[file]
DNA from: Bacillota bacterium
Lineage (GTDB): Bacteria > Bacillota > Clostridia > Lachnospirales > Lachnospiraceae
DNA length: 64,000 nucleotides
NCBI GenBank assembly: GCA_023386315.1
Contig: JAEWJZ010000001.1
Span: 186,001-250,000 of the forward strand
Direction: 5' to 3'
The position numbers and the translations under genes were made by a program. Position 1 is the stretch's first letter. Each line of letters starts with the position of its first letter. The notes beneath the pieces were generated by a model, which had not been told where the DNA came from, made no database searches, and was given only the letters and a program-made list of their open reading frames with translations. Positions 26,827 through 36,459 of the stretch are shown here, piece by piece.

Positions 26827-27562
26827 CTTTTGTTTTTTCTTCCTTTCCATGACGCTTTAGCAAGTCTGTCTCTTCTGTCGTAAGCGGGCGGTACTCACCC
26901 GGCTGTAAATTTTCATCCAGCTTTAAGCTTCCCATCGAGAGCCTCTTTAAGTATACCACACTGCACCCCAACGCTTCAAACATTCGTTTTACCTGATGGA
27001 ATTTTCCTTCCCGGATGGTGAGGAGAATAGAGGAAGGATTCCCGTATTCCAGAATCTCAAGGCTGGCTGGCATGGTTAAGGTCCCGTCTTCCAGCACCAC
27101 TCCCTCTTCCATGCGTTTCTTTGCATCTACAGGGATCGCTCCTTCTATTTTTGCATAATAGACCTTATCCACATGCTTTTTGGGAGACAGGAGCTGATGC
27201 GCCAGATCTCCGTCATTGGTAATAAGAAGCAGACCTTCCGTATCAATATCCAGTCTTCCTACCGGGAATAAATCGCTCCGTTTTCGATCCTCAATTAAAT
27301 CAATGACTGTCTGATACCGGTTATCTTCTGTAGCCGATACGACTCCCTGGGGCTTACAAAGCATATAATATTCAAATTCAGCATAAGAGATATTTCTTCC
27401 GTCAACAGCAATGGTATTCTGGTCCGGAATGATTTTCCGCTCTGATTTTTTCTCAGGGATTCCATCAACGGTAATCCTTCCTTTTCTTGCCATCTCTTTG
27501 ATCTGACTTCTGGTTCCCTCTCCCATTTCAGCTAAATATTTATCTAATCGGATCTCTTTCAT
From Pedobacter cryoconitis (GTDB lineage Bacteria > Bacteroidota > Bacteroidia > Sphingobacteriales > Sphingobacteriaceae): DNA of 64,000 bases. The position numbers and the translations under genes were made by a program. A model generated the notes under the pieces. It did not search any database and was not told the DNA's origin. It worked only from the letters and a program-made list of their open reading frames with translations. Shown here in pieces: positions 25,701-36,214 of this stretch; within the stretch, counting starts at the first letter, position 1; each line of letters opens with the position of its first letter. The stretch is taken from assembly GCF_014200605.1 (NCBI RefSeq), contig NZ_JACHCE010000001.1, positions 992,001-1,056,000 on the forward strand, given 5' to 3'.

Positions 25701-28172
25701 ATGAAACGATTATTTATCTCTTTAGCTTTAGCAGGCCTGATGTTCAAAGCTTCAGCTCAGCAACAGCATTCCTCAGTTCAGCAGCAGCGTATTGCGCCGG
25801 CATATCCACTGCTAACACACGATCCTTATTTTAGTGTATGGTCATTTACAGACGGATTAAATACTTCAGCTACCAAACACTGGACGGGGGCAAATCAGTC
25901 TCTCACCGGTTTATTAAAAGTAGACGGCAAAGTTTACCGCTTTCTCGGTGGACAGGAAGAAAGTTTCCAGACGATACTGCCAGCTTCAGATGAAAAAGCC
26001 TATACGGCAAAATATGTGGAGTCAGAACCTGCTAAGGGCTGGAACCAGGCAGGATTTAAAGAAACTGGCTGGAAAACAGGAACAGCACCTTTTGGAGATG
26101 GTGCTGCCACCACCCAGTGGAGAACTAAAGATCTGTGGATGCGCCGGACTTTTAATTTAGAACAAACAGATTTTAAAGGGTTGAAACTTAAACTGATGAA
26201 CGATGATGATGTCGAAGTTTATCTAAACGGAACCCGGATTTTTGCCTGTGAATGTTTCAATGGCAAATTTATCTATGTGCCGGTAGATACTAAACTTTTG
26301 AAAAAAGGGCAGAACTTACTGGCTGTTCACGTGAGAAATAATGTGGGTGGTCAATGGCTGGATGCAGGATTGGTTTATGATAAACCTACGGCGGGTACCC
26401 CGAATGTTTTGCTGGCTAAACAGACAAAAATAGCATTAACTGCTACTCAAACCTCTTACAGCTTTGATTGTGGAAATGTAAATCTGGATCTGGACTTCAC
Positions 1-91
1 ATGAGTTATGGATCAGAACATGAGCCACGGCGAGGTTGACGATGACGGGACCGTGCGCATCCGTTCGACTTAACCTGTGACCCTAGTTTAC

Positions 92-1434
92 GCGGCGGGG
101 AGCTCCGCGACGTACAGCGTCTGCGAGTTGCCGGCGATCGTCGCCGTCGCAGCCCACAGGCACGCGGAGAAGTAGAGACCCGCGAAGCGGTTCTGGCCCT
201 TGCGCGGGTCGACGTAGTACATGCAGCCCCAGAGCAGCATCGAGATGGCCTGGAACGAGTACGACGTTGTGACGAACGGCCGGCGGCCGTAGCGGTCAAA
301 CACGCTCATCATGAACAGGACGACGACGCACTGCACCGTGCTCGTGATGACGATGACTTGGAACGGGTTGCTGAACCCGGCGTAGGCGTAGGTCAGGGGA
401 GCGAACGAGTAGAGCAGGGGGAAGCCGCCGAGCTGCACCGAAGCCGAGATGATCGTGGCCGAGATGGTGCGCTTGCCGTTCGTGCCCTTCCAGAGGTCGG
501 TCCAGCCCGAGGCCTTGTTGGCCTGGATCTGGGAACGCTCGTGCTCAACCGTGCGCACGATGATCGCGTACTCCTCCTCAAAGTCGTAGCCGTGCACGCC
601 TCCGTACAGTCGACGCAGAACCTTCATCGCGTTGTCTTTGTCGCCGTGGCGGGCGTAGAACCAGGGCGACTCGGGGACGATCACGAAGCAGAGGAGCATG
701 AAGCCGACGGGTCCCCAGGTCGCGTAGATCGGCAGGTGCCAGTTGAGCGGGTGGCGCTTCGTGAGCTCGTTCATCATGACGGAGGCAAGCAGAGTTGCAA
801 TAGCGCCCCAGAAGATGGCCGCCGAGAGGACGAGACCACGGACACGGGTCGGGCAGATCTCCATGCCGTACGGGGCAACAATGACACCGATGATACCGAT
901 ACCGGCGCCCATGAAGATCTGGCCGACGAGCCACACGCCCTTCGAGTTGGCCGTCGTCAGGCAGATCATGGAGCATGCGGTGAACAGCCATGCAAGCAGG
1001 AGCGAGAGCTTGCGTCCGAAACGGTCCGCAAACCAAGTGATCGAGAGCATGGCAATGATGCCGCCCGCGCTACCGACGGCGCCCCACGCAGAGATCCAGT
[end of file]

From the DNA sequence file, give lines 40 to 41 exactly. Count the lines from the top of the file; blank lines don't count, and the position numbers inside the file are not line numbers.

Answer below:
901 ACCGGCGCCCATGAAGATCTGGCCGACGAGCCACACGCCCTTCGAGTTGGCCGTCGTCAGGCAGATCATGGAGCATGCGGTGAACAGCCATGCAAGCAGG
1001 AGCGAGAGCTTGCGTCCGAAACGGTCCGCAAACCAAGTGATCGAGAGCATGGCAATGATGCCGCCCGCGCTACCGACGGCGCCCCACGCAGAGATCCAGT